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The Destiny of Pastoralism

The fragmentation of the rangelands due to the sprouting of informal settlements is exacerbating pastoralists’ ability to manage the increasingly variable production of pasture due to more erratic rainfall. Successive droughts have led to diminishing of pasture and eventual pastoral drop outs that engage in informal settlement along the wet season grazing zones.

This will have long term effects of rangeland degradation and fresh pasture mutilation. Pastoral communities are accustomed to dealing with drought and erratic rainfall and have traditionally utilized systems and practices that minimized the impact of climate-related shocks to their livelihoods.

Recently, however, the impacts of economic and political factors are combining with the changing climate to increase vulnerability for poor and marginalized households. The situation is particularly serious for women, who face additional social, cultural and political constraints to resource access and adaptive decision-making. As a result, some households have transitioned into an agro-pastoral way of life, combining traditional livestock rearing with crop production and other economic activities. 

While this shift represents an innovation for these communities, it is also driving the development of sparsely distributed permanent settlements on wet season potential pasture zones thereby exposing them to new risks and a different set of challenges in securing their livelihoods.

In Wajir, the impacts of climate change are already being felt and communities are seeking ways to adapt to the changes and to build resilient livelihoods. The adaptive capacity of pastoralists and agro-pastoralists is dynamic, affected by a range of social, environmental, economic and political variables, many of them beyond the control of the community. 

Analysis of vulnerability must go beyond exposure and sensitivity to climate impacts. It must explore the different dimensions of adaptive capacity and identify barriers that communities face in applying their existing capacity to respond to climate impacts for this will lead to the identification of adaptation options that reinforce and build upon existing adaptive capacity.

Residents of Wajir County have been engaging in consultative meetings on how to sustain their livelihoods in the face of multiple, evolving challenges. Climate change is among the most serious of these challenges, exacerbating existing problems, exposing people to new and evolving risks and creating further complexity in decision-making.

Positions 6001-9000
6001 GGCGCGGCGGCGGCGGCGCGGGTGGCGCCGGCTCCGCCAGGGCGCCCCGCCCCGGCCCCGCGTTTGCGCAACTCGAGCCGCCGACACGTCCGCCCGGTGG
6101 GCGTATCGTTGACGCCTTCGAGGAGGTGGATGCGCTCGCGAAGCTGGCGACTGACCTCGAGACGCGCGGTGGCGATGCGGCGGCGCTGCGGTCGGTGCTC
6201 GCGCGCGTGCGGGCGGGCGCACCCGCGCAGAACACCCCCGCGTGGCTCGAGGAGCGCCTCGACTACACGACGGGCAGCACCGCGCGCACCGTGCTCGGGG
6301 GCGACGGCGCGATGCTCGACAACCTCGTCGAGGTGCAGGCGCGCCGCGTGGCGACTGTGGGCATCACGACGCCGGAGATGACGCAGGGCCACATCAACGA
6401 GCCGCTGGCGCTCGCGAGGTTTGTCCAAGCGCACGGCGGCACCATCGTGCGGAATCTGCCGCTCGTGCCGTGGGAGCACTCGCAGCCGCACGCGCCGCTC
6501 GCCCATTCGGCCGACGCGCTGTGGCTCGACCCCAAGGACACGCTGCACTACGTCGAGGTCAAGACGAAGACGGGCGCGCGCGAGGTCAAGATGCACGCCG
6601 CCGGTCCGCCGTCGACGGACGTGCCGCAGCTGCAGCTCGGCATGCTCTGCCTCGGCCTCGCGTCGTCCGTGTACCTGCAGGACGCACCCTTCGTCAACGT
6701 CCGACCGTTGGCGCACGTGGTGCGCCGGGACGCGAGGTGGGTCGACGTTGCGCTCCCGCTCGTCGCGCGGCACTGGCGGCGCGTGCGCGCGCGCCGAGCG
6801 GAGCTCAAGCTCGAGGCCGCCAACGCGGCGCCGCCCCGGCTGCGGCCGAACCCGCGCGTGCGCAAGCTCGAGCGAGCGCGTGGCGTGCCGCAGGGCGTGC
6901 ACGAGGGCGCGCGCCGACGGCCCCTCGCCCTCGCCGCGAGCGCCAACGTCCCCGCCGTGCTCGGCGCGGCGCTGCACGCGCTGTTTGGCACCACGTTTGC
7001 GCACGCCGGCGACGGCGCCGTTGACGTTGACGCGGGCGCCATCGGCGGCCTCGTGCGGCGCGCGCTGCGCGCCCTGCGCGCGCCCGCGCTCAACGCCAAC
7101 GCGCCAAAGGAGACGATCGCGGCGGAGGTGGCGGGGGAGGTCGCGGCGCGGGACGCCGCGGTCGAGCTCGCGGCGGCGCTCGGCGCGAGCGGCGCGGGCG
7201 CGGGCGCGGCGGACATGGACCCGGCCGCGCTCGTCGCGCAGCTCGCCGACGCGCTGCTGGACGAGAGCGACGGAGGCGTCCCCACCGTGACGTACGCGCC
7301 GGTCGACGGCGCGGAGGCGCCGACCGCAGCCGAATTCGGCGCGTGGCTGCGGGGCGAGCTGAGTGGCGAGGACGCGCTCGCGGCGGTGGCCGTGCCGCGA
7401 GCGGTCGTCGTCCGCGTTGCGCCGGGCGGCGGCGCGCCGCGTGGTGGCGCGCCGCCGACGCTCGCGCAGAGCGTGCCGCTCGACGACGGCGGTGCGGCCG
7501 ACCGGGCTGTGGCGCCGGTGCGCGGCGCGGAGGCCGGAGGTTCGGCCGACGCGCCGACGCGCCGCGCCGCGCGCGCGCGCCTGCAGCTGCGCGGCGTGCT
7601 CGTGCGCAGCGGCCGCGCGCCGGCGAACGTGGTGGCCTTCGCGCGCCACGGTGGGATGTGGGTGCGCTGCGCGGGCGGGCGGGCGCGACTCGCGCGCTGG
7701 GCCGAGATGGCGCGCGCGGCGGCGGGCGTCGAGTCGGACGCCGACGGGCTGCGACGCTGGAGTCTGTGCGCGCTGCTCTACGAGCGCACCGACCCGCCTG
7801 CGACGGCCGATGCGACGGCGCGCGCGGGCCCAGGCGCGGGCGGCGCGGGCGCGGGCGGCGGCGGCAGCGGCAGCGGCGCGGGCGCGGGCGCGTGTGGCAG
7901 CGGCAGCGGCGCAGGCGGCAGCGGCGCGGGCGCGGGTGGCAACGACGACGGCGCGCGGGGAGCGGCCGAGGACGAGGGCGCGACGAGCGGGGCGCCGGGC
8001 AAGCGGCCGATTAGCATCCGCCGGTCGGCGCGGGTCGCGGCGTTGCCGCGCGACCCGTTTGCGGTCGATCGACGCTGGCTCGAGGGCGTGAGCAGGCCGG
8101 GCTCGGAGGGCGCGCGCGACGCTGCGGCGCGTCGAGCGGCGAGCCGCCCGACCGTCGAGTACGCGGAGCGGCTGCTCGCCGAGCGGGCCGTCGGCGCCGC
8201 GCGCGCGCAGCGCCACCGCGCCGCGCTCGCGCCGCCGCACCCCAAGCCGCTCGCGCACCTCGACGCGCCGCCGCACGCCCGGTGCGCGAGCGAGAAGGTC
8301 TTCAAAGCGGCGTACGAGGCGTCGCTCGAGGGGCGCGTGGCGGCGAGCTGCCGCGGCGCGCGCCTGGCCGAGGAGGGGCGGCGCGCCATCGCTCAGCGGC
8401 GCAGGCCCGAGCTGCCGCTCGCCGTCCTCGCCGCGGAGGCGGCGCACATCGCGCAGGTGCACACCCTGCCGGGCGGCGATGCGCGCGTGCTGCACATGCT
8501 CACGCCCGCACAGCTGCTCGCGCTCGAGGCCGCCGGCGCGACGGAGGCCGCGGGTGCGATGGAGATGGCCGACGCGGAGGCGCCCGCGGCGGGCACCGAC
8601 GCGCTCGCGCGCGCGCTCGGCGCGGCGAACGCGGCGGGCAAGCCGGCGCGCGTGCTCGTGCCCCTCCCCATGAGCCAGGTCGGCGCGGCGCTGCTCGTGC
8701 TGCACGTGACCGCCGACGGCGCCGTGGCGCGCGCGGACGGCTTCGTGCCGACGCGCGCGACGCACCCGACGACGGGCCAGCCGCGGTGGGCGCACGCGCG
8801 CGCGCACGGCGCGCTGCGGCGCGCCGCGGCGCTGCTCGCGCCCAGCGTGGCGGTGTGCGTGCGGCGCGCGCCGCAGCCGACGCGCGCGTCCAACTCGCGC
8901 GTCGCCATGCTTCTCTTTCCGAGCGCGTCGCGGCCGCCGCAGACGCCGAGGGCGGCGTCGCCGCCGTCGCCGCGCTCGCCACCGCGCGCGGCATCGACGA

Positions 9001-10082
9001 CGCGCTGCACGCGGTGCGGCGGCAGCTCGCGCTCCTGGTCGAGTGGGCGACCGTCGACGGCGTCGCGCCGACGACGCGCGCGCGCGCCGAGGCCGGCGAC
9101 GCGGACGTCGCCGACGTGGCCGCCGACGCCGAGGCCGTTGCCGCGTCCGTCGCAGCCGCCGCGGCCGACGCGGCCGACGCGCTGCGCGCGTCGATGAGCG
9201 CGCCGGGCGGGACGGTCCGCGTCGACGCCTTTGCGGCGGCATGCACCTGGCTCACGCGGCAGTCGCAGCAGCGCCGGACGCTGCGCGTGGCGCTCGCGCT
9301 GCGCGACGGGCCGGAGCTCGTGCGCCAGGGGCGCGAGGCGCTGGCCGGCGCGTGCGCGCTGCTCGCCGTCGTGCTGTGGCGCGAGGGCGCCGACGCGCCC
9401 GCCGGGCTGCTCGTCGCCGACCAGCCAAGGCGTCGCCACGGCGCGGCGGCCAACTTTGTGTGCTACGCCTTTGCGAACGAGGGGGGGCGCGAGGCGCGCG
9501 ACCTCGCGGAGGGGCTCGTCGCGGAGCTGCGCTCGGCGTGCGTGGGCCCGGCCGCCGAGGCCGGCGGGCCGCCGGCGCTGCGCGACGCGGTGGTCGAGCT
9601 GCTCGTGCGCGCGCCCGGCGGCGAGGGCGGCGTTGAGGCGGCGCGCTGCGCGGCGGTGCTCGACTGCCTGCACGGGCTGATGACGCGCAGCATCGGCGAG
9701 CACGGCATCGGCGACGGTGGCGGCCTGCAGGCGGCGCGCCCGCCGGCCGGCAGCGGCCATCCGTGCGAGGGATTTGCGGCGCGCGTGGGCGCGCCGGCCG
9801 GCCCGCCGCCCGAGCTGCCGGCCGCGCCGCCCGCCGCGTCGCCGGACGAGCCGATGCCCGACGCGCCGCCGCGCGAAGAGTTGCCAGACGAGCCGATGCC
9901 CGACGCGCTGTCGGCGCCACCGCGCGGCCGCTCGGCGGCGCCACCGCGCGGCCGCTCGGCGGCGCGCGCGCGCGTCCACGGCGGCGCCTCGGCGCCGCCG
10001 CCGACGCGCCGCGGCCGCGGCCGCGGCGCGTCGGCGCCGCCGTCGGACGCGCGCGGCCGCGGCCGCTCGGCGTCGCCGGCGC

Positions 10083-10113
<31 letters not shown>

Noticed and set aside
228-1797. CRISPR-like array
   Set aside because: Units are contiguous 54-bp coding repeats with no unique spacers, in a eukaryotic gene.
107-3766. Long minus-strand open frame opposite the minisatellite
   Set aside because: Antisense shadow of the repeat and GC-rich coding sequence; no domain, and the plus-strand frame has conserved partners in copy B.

In order for people to respond to and anticipate changes and to engage in adaptive decision-making, they require information, knowledge and skills that enable them to actively address climate risks on their livelihoods. Adaptation efforts must aim to facilitate access to information and capacity build communities while also working with institutions and policies to ensure an enabling environment for local adaptation efforts.

Within communities and households, women and men have differing levels of adaptive capacity. Somali society places limitations on women’s voice, movement and participation in public and household decision-making, which in turn creates constraints on their adaptive capacity.  This limits the ability of families and communities to realize the potential contribution of women’s specific knowledge and skills to adaptation efforts. Analysis of vulnerability and adaptive capacity must uncover these differences and build understanding of the specific roles, responsibilities and challenges faced by women and men in securing their livelihoods and adapting to climate change.

Arid Lands Development Focus (ALDEF) under the Adaptation Consortium are supporting a process to create a landmark shift of mindsets toward resilience of pastoralism in the future.  This is being achieved through the formation of the Ward Adaptation Planning Committees (WAPC) as a platform to ignite and propel climate justice in face of pastoral rangeland defacement.

ALDEF Kenya with support of the county government is on verge of tabling the County Climate Change Adaptation Fund Bill - CCCAF bill in the county parliament to trigger the journey of transforming from emergency to resilience, to realize informed decision-making on public investment (to be funded by CCCAF basket). ALDEF Kenya enable county government planners to undertake resilience assessment to understand the community needs in relation to climate change.

The resilience assessment methodology is designed to empower communities, men and women, to articulate the factors that with proper investment will build their resilience. Once the bill is passed, it will enable Wajir county harvest and harness the highly anticipated Global Green Climate Fund and other funds to neutralize climate change effects locally.

Mohamed Turane


Governance Project Officer